When we have children, our priorities are turned on their head and, almost overnight, they become the most important part of our lives. We spend every moment worrying about them, and when we have to be parted from them, we feel that we are missing a part of ourselves.
Understandably, when the day comes when we need or want to place our child in a nursery, it can be a difficult decision to make. We may need childcare so that we can work and/or so that our child can spend time outside the home, make friends of their own age, and further their social development.Whatever the reason, we need to be sure that we have chosen the right nursery.
This guide outlines important steps you should follow when choosing a nursery for your child and what you should be looking for when you are visiting the premises.
Create a shortlist of local nurseries
Your first task is to research which nurseries are in a convenient location and provide childcare hours that fit your needs. You need to know how much each nursery will charge you by the hour, day, or week, and whether they have a space for your child. When you have narrowed down your options, you can start to take a deeper look at their childcare provision.
Book visits to each nursery
When you have a shortlist of nurseries you are interested in, you need to visit each of them in person. Take your partner or a friend and, if appropriate, your child. You should meet the staff and ask questions about their experience and training, as well as their manner when communicating with the children. The staff should be interested in getting to know your child as an individual and welcoming in their attitude. The children should be relaxed and happy, but also playing in a structured and purposeful way. Is it clean and tidy? Is there an outside space for play? Does the nursery welcome and celebrate cultural diversity?
Visiting nurseries might be difficult at the moment as many nurseries are not conducting visits because of the coronavirus pandemic. If you are not able to visit nurseries with coronavirus restrictions in place, it is worth asking them what steps they are taking to protect the children and staff as this is a good indicator of their professionalism.
Ask the right questions
During your visit (or over the phone if a visit is not possible) you should be asking the nursery manager questions such as:
- How many children attend the nursery? How many children are in each age group?
- How many children is each staff member responsible for? Will one particular staff member be primarily responsible for your child?
- What formal qualifications and experience do the staff have?
- What is a typical daily routine for a child at the nursery?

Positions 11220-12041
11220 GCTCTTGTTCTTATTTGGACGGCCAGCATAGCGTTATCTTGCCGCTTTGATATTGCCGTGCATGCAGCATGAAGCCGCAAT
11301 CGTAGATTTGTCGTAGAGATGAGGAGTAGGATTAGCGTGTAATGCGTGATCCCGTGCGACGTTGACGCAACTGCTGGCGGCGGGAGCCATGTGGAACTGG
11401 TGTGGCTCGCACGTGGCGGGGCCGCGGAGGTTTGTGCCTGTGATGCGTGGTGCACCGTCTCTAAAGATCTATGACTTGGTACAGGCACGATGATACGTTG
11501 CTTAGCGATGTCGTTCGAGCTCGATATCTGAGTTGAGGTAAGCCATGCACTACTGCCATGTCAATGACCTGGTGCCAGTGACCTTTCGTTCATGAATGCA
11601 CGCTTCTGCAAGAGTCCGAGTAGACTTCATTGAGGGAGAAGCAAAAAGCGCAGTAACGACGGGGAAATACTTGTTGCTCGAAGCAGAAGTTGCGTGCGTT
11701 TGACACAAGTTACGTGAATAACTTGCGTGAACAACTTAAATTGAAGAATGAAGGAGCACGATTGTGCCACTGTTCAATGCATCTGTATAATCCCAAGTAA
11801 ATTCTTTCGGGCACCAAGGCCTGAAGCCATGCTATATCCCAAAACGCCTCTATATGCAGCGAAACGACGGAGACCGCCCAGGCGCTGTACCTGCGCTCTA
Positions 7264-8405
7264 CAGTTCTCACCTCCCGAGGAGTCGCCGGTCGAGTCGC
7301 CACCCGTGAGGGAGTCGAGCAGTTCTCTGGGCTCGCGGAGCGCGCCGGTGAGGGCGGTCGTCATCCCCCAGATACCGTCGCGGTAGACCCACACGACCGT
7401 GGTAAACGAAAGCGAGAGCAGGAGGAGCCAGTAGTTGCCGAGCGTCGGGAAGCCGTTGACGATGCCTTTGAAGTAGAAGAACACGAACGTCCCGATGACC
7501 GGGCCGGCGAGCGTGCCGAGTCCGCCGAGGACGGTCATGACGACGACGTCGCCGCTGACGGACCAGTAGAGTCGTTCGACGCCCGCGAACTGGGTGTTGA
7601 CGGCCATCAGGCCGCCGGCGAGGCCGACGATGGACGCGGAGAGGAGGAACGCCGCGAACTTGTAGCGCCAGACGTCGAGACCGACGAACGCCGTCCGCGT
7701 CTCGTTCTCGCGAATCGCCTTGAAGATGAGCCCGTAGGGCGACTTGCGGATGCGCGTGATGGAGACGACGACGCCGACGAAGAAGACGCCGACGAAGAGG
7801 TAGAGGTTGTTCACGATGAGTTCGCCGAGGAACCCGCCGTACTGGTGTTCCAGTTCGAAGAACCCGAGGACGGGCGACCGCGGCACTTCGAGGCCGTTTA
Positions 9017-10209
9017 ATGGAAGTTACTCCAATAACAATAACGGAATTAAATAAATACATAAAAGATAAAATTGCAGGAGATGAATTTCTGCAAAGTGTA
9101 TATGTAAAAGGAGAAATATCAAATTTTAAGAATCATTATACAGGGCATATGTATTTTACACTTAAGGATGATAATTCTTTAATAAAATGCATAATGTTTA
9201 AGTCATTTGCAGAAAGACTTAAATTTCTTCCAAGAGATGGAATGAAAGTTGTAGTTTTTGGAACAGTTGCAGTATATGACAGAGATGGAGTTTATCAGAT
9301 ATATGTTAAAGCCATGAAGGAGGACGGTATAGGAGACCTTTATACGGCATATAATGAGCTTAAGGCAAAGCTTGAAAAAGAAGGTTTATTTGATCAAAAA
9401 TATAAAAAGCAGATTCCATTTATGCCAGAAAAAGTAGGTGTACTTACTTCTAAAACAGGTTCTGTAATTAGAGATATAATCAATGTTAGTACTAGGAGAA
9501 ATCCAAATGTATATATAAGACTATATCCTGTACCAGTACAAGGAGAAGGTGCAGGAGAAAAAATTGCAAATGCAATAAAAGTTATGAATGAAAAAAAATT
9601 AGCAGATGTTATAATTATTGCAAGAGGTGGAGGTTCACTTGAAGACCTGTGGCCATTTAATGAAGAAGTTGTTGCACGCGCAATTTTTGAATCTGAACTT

- How do you manage behaviour? What is the nursery’s policy on discipline?
- Does the nursery provide food, drink, nappies, and so on? If you need to provide your own, what kind of food and drink should you send?
Consider your child’s personality and needs
You, as the parent, will be making the final call, but you need to consider your child’s needs and personality in your decision. Some nurseries, for example, have a high turnover of children or children attend sporadically, which may make it difficult for your child to establish close friendships. If your child is a difficult eater, will mealtimes be too restrictive, or will they be allowed to help themselves to snacks and drinks?Will your child be introduced to new experiences and challenges? Will they feel safe and valued?
Check the nursery’s Ofsted rating
Nurseries should be registered with the Office for Standards in Education, Children’s Services and Skills (Ofsted) which will visit, assess, and grade the facility to ensure that it is meeting the physical, mental, and emotional needs of the children. The grades are:• Grade 1: outstanding• Grade 2: good• Grade 3: requires improvement• Grade 4: inadequate.
You can check Ofsted’s grade and report for your local childcare providers at www.ofsted.gov.uk.
Get references from parents of children already at the nursery
When you have almost settled on a nursery, ask the staff for references from parents of children already attending the nursery. They should be able to put you in touch with parents who would be happy to discuss their experiences with the nursery.
Reserve your space
If you are happy with everything you have learnt about the nursery, it is time to reserve a space for your child and, if appropriate, to schedule their first day. In some cases, you may need to pay a fee to hold a place until your child is able to start. It may take time for your child to adjust to the nursery, so some offer a trial period so that you can decide if it is the right choice before committing. Click here for tips on helping a toddler settle into nursery.